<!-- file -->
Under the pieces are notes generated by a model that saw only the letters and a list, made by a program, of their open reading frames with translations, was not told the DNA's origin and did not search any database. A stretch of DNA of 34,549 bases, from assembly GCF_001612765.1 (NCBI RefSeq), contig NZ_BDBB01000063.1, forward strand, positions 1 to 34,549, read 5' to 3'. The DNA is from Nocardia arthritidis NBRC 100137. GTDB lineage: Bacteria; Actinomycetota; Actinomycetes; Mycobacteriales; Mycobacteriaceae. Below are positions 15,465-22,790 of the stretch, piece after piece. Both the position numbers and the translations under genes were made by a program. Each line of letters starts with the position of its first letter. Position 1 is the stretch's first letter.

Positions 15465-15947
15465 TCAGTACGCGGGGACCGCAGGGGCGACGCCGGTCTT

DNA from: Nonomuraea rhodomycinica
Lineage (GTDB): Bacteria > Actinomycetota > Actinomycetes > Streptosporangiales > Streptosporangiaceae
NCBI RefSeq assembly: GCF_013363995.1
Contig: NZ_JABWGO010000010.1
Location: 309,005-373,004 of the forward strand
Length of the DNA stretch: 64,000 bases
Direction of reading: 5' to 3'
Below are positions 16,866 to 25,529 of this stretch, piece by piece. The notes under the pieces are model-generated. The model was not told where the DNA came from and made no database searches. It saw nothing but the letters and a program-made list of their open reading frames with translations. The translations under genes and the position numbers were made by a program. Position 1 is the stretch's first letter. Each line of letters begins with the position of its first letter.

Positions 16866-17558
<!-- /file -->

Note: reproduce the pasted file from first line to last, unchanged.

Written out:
Under the pieces are notes generated by a model that saw only the letters and a list, made by a program, of their open reading frames with translations, was not told the DNA's origin and did not search any database. A stretch of DNA of 34,549 bases, from assembly GCF_001612765.1 (NCBI RefSeq), contig NZ_BDBB01000063.1, forward strand, positions 1 to 34,549, read 5' to 3'. The DNA is from Nocardia arthritidis NBRC 100137. GTDB lineage: Bacteria; Actinomycetota; Actinomycetes; Mycobacteriales; Mycobacteriaceae. Below are positions 15,465-22,790 of the stretch, piece after piece. Both the position numbers and the translations under genes were made by a program. Each line of letters starts with the position of its first letter. Position 1 is the stretch's first letter.

Positions 15465-15947
15465 TCAGTACGCGGGGACCGCAGGGGCGACGCCGGTCTT

DNA from: Nonomuraea rhodomycinica
Lineage (GTDB): Bacteria > Actinomycetota > Actinomycetes > Streptosporangiales > Streptosporangiaceae
NCBI RefSeq assembly: GCF_013363995.1
Contig: NZ_JABWGO010000010.1
Location: 309,005-373,004 of the forward strand
Length of the DNA stretch: 64,000 bases
Direction of reading: 5' to 3'
Below are positions 16,866 to 25,529 of this stretch, piece by piece. The notes under the pieces are model-generated. The model was not told where the DNA came from and made no database searches. It saw nothing but the letters and a program-made list of their open reading frames with translations. The translations under genes and the position numbers were made by a program. Position 1 is the stretch's first letter. Each line of letters begins with the position of its first letter.

Positions 16866-17558